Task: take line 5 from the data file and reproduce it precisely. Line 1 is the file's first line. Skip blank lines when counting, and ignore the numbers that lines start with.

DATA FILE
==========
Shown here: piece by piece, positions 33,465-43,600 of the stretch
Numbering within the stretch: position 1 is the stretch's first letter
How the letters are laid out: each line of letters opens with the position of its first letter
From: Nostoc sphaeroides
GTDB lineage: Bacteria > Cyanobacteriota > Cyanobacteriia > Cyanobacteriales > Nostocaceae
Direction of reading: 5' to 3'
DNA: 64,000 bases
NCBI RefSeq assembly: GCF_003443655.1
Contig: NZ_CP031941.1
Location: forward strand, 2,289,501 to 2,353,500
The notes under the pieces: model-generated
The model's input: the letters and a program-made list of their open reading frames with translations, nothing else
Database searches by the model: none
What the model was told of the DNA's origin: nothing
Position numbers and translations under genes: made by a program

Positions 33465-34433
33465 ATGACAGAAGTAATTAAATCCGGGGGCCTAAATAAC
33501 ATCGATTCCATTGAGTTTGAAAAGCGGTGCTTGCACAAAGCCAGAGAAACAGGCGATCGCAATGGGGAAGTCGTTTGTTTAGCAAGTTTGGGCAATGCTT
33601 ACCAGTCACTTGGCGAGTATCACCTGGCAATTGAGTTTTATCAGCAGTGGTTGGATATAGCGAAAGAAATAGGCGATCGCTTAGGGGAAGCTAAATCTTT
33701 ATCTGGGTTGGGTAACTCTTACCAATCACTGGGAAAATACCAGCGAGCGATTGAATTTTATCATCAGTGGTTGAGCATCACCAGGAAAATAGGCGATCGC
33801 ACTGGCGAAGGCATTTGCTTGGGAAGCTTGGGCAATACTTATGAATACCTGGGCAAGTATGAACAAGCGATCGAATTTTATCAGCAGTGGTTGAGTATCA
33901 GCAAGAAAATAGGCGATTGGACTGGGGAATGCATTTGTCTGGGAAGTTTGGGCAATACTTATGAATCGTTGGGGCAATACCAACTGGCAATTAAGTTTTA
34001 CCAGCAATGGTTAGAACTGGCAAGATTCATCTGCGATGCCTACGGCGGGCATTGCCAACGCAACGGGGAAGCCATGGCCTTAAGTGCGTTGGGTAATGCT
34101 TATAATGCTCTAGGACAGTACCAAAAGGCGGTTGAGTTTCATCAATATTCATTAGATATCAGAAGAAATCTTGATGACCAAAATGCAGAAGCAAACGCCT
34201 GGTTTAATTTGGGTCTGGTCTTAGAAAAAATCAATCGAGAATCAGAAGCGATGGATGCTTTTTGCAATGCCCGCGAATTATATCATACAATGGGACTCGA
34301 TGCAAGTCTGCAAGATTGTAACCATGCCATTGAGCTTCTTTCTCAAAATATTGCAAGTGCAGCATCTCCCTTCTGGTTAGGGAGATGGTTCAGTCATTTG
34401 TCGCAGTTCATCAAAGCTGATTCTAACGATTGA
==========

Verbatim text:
GTDB lineage: Bacteria > Cyanobacteriota > Cyanobacteriia > Cyanobacteriales > Nostocaceae